PPMI will enroll participants with a known mutation of the LRRK or SNCA [alpha-synuclein] gene. Previous research has shown these mutations are associated with Parkinson’s disease and account for a greater number of PD cases among certain ethnic populations and families, notably the LRRK2 mutation in those of Ashkenazi (Eastern European) Jewish, Basque and North African Berber descent. The insight investigators glean from these research volunteers will fortify current efforts to develop a disease-modifying therapy, something that currently eludes the field.
“Studying individuals with genetic mutations associated with Parkinson’s can accelerate our research toward a PD biomarker and more effective treatments,” said David Standaert, M.D., Ph.D., chair of the Department of Neurology and primary investigator at UAB. “Although known genetic mutations account for only five to 10 percent of all Parkinson’s cases, this population can provide invaluable information about the intricacies of the disease for all patients.”
PPMI is studying clinical and imaging data and biological samples of people with a genetic mutation to identify biomarkers and speed clinical trials. PPMI will enroll 250 people with the LRRK2 mutation and Parkinson’s, and 250 people with the mutation but without Parkinson’s. Since the SNCA mutation is more rare, the study is recruiting 50 people with Parkinson’s and the mutation, and 50 people with the SNCA mutation but without PD. These participants will be followed for five years.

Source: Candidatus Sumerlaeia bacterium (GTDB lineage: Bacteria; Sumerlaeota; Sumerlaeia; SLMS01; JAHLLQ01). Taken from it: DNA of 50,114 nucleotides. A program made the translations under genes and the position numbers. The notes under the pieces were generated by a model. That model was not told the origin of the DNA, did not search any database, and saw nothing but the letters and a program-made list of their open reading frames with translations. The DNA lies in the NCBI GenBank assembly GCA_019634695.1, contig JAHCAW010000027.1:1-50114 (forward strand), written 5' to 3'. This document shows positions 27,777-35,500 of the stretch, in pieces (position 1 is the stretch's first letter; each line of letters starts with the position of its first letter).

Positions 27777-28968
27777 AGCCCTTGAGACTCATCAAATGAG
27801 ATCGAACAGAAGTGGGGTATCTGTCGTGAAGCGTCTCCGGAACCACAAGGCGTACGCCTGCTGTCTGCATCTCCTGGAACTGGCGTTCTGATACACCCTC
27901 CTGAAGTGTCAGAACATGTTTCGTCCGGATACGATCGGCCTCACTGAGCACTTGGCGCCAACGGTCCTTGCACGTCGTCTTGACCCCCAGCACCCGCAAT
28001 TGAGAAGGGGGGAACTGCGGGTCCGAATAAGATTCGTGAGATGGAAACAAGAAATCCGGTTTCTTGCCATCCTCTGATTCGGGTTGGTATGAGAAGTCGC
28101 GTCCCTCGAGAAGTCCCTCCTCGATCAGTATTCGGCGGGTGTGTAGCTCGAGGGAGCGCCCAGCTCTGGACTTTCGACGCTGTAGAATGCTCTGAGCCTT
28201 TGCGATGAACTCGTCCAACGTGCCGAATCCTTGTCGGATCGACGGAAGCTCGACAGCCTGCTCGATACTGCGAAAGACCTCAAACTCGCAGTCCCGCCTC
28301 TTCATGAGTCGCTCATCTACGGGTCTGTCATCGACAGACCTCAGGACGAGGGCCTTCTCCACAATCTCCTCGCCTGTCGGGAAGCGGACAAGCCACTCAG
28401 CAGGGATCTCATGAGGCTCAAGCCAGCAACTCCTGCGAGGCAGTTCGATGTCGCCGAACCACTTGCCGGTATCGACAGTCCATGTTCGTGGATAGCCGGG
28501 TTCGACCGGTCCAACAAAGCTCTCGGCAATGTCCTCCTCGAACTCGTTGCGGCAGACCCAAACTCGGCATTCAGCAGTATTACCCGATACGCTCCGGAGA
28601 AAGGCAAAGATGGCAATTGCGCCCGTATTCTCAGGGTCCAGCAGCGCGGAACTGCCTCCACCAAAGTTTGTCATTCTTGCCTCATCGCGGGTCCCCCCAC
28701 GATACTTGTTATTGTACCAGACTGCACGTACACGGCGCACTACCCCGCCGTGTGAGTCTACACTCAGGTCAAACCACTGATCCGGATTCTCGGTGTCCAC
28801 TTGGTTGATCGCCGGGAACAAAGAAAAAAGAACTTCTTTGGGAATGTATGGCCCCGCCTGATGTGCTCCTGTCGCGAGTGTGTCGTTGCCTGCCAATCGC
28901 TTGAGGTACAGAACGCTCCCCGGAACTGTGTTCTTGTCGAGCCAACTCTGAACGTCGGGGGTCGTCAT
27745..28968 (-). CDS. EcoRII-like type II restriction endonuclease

Interested individuals can visit www.michaeljfox.org/ppmi/genetics, call 877-836-8108 or e-mail email@example.com. PPMI is particularly interested in testing individuals of Ashkenazi (Eastern European) Jewish descent or their relatives with Parkinson’s. The LRRK2 mutation also accounts for more PD cases in people of North African Arab Berber or Basque descent. Study sites will recruit people with the rarer SNCA mutation through familial connections.
Biomarkers — such as cholesterol level for heart disease — are substances, processes or characteristics of the body that communicate disease risk, onset and/or progression. They aid in diagnosis and disease management and help researchers stratify for clinical trials and test new drugs more quickly by measuring biological changes rather than waiting for clinical improvement. There are no validated biomarkers for Parkinson’s disease, a reality researchers are hoping to change with PPMI.
Launched in 2010, PPMI is a longitudinal clinical study that collects standardized clinical, imaging and biologic data. Now taking place at 32 clinical sites around the world, the study completed initial enrollment of 423 recently diagnosed Parkinson’s patients and 196 controls in April 2013. That month, PPMI began recruiting individuals with the known Parkinson’s risk factors of smell loss and REM sleep behavior disorder.
“In the fourth year of PPMI, it is evident that a large-scale biomarker study is not only possible in Parkinson’s disease, but is already yielding scientific insights that could help transform the field of Parkinson’s research,” said Todd Sherer, Ph.D., CEO of The Michael J. Fox Foundation. “The exceptional investigators at sites around the world, such as at UAB, have created the infrastructure that allows us to make such strides, by working together.”